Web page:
Square Foot Gardening Forum

Hello Guest!
Welcome to the official Square Foot Gardening Forum.
There's lots to learn here by reading as a guest. However, if you become a member (it's free, ad free and spam-free) you'll have access to our large vermiculite databases, our seed exchange spreadsheets, Mel's Mix calculator, and many more members' pictures in the Gallery. Enjoy.


Search
 
 

Display results as :
 

 


Rechercher Advanced Search

Latest topics
» CHALLENGE - Smallest possible footprint
by sfg4uKim Today at 9:26 am

» GF Collard Greens, Kale Recipes
by BeetlesPerSqFt Today at 9:18 am

» N&C Midwest: December 2016
by llama momma Today at 5:28 am

» Garbanzo (Chickpeas, Cicer arietinum) and Kidney Beans
by llama momma Today at 5:18 am

» What are you eating from your garden today?
by llama momma Today at 5:10 am

» Second Year SFG in Canada
by yolos Today at 12:13 am

» CANADIAN REGION: What are you doing December 2016
by Scorpio Rising Yesterday at 9:02 pm

» Holy snow Batman!
by llama momma Yesterday at 4:52 pm

» Tomato Tuesday 2016
by llama momma Yesterday at 4:35 pm

» 2016 SFG in Brooks, Ga
by CapeCoddess Yesterday at 4:02 pm

» New England, December 2016
by CapeCoddess Yesterday at 3:27 pm

» TrolleyDriver's Compost Thermometer
by trolleydriver Yesterday at 1:04 pm

» Bon fires on the Levee
by Cajun Cappy Yesterday at 12:17 pm

» Mid-South: December 2016
by Scorpio Rising Mon Dec 05, 2016 10:26 pm

» Mid-Atl - Dec 2016 - Seed Catalog ?
by Scorpio Rising Mon Dec 05, 2016 10:24 pm

» Gardening in Central Pennsylvania
by Scorpio Rising Mon Dec 05, 2016 10:21 pm

» 1st Seed Catalog Arrived :)
by Scorpio Rising Mon Dec 05, 2016 10:15 pm

» Amaranth
by countrynaturals Mon Dec 05, 2016 12:06 pm

» Northern California & Coastal Valleys - What are you doing this month?
by countrynaturals Mon Dec 05, 2016 12:03 pm

» Garlic: Freeze, thaw, and heave
by donnainzone5 Mon Dec 05, 2016 11:14 am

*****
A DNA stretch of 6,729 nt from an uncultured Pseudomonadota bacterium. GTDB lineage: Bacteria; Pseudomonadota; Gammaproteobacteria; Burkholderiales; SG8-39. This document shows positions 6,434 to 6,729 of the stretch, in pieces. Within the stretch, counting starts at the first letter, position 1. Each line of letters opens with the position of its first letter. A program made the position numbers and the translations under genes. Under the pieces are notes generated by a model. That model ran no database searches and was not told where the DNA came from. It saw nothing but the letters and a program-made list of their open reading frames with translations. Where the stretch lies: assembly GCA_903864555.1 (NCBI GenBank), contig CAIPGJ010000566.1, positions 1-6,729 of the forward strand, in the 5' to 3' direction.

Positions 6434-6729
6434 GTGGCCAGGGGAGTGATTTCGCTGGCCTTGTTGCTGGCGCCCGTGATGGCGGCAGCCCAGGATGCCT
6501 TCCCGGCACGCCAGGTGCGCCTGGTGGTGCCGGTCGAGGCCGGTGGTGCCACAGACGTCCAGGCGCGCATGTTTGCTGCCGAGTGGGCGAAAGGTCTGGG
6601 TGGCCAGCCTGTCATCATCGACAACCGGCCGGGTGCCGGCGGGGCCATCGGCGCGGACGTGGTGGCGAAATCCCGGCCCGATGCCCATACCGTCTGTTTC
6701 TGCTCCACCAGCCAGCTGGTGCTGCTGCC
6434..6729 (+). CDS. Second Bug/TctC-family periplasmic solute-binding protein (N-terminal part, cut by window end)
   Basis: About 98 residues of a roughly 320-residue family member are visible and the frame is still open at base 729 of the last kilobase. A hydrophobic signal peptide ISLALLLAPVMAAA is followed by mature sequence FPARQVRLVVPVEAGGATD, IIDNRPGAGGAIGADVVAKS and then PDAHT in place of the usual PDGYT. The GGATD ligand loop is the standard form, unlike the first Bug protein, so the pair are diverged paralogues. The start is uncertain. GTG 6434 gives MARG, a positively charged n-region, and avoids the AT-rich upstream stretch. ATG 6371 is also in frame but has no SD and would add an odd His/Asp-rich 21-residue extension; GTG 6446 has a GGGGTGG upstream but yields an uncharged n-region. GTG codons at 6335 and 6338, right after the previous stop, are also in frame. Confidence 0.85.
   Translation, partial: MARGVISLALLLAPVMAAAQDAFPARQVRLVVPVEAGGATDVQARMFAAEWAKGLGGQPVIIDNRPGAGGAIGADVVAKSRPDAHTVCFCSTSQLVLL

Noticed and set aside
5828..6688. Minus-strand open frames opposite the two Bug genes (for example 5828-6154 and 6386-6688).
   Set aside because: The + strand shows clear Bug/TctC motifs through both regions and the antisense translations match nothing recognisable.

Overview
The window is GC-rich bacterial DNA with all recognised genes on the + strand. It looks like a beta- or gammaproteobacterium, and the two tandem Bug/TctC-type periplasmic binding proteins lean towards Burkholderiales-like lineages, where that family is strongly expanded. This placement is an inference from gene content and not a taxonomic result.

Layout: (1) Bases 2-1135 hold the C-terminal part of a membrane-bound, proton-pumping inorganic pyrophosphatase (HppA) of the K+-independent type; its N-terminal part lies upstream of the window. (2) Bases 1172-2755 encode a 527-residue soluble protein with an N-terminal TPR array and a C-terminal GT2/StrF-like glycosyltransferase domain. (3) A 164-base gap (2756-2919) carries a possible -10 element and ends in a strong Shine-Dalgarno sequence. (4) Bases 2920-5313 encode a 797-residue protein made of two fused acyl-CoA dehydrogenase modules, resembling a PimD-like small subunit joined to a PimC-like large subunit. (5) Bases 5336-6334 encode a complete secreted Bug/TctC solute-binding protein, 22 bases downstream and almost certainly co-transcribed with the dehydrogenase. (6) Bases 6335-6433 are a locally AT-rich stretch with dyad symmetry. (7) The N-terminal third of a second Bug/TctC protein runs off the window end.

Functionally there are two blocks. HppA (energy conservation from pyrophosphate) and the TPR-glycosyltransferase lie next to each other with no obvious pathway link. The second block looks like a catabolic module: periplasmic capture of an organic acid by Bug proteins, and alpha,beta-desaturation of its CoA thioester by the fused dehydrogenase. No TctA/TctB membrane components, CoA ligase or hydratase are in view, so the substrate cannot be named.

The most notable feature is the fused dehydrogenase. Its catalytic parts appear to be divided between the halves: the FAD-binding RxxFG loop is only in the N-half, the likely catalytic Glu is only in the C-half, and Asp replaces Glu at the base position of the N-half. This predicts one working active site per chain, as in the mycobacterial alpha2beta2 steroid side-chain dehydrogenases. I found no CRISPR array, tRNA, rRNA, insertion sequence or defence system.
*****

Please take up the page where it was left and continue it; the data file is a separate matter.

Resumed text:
» Live and learn
by jimmy cee Mon Dec 05, 2016 9:08 am

» AtlantaMarie's Garden
by countrynaturals Sun Dec 04, 2016 2:04 pm

» Mychorrhizae Fungi
by audrey.jeanne.roberts Sun Dec 04, 2016 1:28 pm

» December 2016 Avatar: Show your Winter Season Colors!
by Scorpio Rising Sat Dec 03, 2016 11:17 pm

» SFG not giving the results I expected
by No_Such_Reality Sat Dec 03, 2016 7:21 pm

» New Member
by trolleydriver Sat Dec 03, 2016 4:14 pm

» First season SFG results / lessons learned
by countrynaturals Sat Dec 03, 2016 10:36 am

» Eat Broccoli Leaves? Brussels Sprouts? Cauliflower?
by sanderson Sat Dec 03, 2016 2:55 am

» Winter's Coming!
by sanderson Sat Dec 03, 2016 2:53 am

» Dry versus fresh spices to infuse vinegar
by sanderson Sat Dec 03, 2016 2:50 am

Google

Search SFG Forum

Is it beneficial to up-pot (pot-up?) all plants?

View previous topic View next topic Go down

Is it beneficial to up-pot (pot-up?) all plants?

Post  pipefish on Sat Feb 23, 2013 3:54 pm

I'm planning on potting-up (up-potting?) my tomatoes. Do you think it is beneficial to do this process for all veggies? I'm starting all my 70 types of plants in 1-1/2" plugs and fear this may be too small to build a robust transplant.

Thanks again,

Dan
P.S. I'm sorry all I can add to this forum are questions. Perhaps I'll have some better input next year... and hopefully not advise on what NOT to do! Smile

pipefish

Posts : 15
Join date : 2013-02-21
Location : Portland, ME

View user profile

Back to top Go down

Re: Is it beneficial to up-pot (pot-up?) all plants?

Post  camprn on Sat Feb 23, 2013 4:01 pm

Pipe, questions are good. And considering your location and the last frost dates the answer is yes, the plants will benefit from transplanting into new containers. Make sure the pot edges are only about an inch from the plant stem. If you have a small plant in too big of a pot the water may not be used quickly and soil may stay damp, resulting in a potential mold problem.

____________________________

40 years a gardener and going strong with SFG.
http://squarefoot.creatingforum.com/t3574-the-end-of-july-7-weeks-until-frost

There are certain pursuits which, if not wholly poetic and true, do at least suggest a nobler and finer relation to nature than we know. The keeping of bees, for instance. ~ Henry David Thoreau